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Closet Dixie Chick

Author: 
Renae Brabham
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I couldn't understand why I was having trouble writing yesterday. I had a few stories floating around in my brain, but when I sat at the computer... blinking cursor. Hoping for inspiration, I grabbed the leash to take Snowy for a stroll on the crisp pre-fall morning. I came back inside, sat in front of the computer... crickets.

 

And then it happened, a cool breeze wafted in through the open patio door. I looked out and up to the swaying treetops and cloudless blue sky. And then I remembered. I looked down at my date calendar: September the 11th. The weather was eerily like the morning of the tragedy in New York City when the terrorists flew their planes into the World Trade Center, the field in Pennsylvania, and the Pentagon, killing nearly 3,000 people.

 

It almost felt sacrilegious to write about anything but the tragedy, or at least memorialize it. While sitting back and thinking of that morning, little tidbits of recent inconsequential moments started to append. The beautiful scarf I saw earlier this week with the label "Made in Vietnam;" Anne Frank's diary; and a Dixie Chicks CD.
 
I realize as a nation and part of the human race, we forgive.
 
As I touched the beautiful hand-woven scarf and saw the label "Made in Vietnam," I felt goosebumps crawl up my arm. I recalled the documentaries and movies of the bloody battles and maimed bodies the Vietnam War left behind. A war indecisive in years, documented by most to have spanned two decades. Yet by 2010 we were trading with Vietnam to the tune of $376 million a year. According to Economy in Crisis, the United States was the second largest importer of Vietnamese shrimp in the world in 2010.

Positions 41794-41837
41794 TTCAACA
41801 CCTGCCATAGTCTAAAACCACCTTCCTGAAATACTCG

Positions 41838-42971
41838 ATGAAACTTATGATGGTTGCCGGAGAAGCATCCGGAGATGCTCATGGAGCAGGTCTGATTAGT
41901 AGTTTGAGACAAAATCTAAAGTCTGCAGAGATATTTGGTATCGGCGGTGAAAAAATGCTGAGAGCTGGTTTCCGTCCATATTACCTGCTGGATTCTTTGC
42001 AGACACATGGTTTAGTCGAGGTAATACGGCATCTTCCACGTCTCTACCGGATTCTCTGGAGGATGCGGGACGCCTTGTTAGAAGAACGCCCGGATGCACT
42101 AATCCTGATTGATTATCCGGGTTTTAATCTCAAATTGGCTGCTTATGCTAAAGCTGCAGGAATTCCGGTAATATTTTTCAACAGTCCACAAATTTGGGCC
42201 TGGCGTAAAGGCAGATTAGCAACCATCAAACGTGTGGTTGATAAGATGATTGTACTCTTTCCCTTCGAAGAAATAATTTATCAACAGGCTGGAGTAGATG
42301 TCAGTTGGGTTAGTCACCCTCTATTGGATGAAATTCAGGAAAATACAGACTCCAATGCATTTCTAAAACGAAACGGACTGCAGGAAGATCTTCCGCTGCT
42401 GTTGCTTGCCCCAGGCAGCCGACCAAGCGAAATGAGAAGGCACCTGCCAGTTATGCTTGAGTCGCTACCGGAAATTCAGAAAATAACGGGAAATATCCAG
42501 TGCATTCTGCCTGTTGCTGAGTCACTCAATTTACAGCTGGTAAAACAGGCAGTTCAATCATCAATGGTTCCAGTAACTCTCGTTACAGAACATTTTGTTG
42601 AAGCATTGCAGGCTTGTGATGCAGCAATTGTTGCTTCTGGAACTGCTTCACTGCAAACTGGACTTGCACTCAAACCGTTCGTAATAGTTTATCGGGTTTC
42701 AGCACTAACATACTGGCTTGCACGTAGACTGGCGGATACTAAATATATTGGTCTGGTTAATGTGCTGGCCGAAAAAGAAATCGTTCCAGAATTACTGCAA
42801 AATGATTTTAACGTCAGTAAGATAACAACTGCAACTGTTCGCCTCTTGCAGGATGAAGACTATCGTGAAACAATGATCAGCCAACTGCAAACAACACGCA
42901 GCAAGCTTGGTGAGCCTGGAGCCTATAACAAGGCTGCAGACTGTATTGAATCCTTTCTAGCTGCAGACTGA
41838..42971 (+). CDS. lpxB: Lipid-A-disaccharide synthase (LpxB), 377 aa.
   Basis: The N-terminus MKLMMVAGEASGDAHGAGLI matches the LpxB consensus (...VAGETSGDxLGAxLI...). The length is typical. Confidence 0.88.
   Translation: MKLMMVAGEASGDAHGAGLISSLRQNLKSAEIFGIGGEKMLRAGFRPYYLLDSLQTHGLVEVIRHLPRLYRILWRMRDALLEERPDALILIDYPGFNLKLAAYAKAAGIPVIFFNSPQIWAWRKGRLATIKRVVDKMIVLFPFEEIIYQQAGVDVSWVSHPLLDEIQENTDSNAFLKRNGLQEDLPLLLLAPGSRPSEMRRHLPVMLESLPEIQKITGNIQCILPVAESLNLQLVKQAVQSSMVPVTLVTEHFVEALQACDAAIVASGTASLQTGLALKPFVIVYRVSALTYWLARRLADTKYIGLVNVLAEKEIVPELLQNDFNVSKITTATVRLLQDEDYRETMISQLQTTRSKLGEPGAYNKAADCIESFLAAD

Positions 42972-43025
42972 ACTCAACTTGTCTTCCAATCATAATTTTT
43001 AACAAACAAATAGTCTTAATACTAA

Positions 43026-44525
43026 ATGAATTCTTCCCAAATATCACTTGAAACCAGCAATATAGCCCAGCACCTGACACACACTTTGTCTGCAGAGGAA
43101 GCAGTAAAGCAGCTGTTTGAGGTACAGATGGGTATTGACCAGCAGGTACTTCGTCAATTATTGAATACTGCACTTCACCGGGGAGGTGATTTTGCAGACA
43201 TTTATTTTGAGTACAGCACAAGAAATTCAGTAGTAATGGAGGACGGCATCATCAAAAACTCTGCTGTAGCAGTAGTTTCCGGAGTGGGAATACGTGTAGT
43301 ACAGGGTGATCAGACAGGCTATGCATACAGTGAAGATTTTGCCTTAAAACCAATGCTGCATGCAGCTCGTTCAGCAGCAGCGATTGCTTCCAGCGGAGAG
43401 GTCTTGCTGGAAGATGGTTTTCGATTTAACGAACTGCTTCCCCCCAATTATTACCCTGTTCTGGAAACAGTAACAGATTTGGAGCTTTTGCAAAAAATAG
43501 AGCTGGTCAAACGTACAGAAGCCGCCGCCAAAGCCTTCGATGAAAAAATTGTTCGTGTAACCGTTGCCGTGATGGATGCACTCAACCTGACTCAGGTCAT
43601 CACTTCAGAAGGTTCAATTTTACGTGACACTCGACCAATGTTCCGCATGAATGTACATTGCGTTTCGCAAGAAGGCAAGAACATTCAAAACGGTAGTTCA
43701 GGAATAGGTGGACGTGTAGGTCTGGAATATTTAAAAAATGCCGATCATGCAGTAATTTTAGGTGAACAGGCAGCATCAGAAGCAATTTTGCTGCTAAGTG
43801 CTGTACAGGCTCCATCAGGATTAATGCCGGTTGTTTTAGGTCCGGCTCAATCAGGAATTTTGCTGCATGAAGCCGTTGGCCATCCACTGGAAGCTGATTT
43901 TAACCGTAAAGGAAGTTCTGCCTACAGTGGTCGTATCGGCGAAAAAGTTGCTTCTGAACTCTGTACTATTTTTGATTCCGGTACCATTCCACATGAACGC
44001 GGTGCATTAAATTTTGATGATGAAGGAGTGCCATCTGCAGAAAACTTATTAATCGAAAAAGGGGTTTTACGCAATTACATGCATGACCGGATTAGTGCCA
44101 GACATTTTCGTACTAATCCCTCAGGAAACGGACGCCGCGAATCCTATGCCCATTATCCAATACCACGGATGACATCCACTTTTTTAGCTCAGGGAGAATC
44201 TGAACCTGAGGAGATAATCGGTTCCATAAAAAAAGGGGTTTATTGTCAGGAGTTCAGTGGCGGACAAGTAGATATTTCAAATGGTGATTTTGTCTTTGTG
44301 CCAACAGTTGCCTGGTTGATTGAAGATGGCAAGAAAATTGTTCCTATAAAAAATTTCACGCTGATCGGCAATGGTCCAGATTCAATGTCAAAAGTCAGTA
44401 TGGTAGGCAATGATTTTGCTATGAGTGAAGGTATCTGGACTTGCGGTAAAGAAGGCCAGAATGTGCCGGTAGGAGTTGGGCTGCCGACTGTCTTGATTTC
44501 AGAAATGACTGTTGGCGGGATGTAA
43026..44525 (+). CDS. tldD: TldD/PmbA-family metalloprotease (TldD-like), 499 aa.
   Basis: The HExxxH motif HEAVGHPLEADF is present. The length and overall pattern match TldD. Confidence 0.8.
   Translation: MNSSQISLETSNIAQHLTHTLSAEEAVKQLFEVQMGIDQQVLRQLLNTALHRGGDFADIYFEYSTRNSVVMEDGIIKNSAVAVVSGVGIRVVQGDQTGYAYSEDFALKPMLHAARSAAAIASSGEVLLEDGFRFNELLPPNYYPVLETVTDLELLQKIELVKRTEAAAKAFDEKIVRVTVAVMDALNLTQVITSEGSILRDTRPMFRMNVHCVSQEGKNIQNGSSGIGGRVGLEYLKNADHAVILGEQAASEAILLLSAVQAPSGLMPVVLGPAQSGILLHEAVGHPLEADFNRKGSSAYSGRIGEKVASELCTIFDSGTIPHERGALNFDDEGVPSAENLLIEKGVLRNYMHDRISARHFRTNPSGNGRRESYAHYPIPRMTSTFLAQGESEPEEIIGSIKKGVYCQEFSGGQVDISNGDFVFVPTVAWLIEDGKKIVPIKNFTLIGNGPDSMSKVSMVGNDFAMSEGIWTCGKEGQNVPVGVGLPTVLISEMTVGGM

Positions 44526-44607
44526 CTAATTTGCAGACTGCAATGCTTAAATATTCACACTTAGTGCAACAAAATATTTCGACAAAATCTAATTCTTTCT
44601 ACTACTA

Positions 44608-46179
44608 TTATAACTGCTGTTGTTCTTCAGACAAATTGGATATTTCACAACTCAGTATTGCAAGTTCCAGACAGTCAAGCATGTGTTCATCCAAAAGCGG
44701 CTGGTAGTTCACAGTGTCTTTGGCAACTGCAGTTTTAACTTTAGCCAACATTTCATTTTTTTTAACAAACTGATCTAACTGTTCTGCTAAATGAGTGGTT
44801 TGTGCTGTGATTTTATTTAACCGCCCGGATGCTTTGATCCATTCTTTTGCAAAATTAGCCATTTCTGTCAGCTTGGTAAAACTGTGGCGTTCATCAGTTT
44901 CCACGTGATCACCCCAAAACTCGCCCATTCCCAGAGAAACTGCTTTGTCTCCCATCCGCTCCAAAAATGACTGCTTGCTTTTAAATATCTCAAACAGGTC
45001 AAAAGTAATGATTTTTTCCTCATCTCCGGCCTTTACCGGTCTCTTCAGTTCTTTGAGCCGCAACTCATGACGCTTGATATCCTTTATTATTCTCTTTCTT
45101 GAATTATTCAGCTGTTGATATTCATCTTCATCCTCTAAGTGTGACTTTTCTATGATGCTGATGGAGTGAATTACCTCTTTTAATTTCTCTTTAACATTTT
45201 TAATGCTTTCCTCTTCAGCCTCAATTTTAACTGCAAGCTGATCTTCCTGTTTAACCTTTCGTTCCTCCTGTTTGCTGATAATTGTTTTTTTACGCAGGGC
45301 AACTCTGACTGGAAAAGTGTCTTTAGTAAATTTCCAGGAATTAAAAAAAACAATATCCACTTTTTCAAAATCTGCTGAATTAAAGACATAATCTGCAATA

And before that, there was Japan and Pearl Harbor. According to the "Japan-United States relations" page on Wikipedia, "The U.S. has been Japan's largest economic partner, taking 31.5 percent of its exports, supplying 22.3 percent of its imports, and accounting for 45.9 percent of its direct investment abroad in 1990."
 
Today, although U.S. participation in the war in Afghanistan is over, we still have infantry and national guardsmen fighting Taliban forces and trying to stabilize the country.
 
A July 22, 2012 Huffington Post article reported: "KABUL, Afghanistan -- This year's pullout of 23,000 American troops from Afghanistan is at the halfway mark, U.S. Gen. John Allen, the top commander of U.S. and NATO forces, said Sunday in an interview with The Associated Press." 

 

Yet at the same time and on the same soil, their brothers in arms are refabricating the infrastructure of Afghanistan by rebuilding schools and providing drinking water and medical assistance. The healing has already begun.

 
The greed and lust for power of a few doesn't necessitate hating a whole nation.
 
I thought of the beautiful words written in the diary of Holocaust victim Anne Frank: “How wonderful it is that nobody need wait a single moment before starting to improve the world.” And it has already started. 
 
Then, there's this CD. I was sifting through a box looking for a lost business logo when, what's this? The Dixie Chicks. Wow... I had forgotten all about them. I packed their CD away when I tired of the mudslinging that resulted from Dixie Chick Natalie Maines' controversial statements about our president, like the feud with singer Toby Keith on their opinions and positions on the war in Iraq. I realize now that it had less to do about what their opinions were and more to do with the fact that I just wanted to begin healing without the bickering. If I had owned a Toby Keith CD at that time, I would have done the same with his. 

 

I buy music for music's sake, not for the personal lifestyle or opinion of the artist. If that were the case, my music collection would be quite sparse, especially considering that the list of wayward, outspoken, and opinionated musicians goes way back.

 
I popped the CD into the player. These gals are incredible. I saw a neighbor strolling past the patio near the pond and fought the urge to turn the volume down. I realize we have come along way and then again... not. There's a stigma attached to the CD that time will have to erase. But darn they're good. I guess that makes me a closet Chick.